10. A semiconductor device comprising a semiconductor body portion, a charge-storage region, insulating material spacing said charge-storage region from said semiconductor body portion so that by field effect action across at least a portion of said insulating material the charge state of said charge-storage region influences the surface potential of said semiconductor body portion under at least a portion of said charge-storage region, and radioactive material which decays by emitting charged nuclear particles, said radioactive material being in said charge-storage region so that emitted particles transport charge from said charge-storage region thereby progressively changing with time the charge state of said charge-storage region and said surface potential.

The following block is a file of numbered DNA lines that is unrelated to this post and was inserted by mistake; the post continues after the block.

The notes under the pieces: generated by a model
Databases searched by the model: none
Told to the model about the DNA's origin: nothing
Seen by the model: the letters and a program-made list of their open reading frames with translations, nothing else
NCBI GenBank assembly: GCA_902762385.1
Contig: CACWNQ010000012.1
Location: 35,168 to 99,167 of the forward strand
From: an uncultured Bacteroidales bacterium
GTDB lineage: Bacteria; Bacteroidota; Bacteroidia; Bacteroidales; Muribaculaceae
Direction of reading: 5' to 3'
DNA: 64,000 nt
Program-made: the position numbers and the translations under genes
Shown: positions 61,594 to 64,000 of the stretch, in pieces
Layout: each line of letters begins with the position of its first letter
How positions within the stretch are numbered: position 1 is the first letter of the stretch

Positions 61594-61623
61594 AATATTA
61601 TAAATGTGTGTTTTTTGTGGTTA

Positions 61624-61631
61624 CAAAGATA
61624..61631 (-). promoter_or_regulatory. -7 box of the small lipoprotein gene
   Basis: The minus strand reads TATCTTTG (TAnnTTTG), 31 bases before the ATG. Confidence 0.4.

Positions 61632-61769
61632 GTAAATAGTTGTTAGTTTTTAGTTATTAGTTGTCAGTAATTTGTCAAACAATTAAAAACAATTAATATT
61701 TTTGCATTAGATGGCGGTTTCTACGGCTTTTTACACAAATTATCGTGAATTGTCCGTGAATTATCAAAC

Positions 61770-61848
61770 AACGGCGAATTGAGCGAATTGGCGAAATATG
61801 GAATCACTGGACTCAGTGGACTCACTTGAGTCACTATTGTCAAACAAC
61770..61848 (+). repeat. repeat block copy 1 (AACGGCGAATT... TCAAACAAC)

11. An insulated-gate field effect device comprising:
a semiconductor body portion;
a gate region spaced from the semiconductor body portion by insulating material so that by field effect action across the insulating material the charge state of the gate region influences a channel in which charge carriers can be made to flow in the semiconductor body portion under the gate region; and
radioactive material which decays by emitting charged nuclear particles, the radioactive material being in the gate region so that emitted particles transport charge from the gate region and progressively change with time the charge state of the gate region and the conductance in the channel;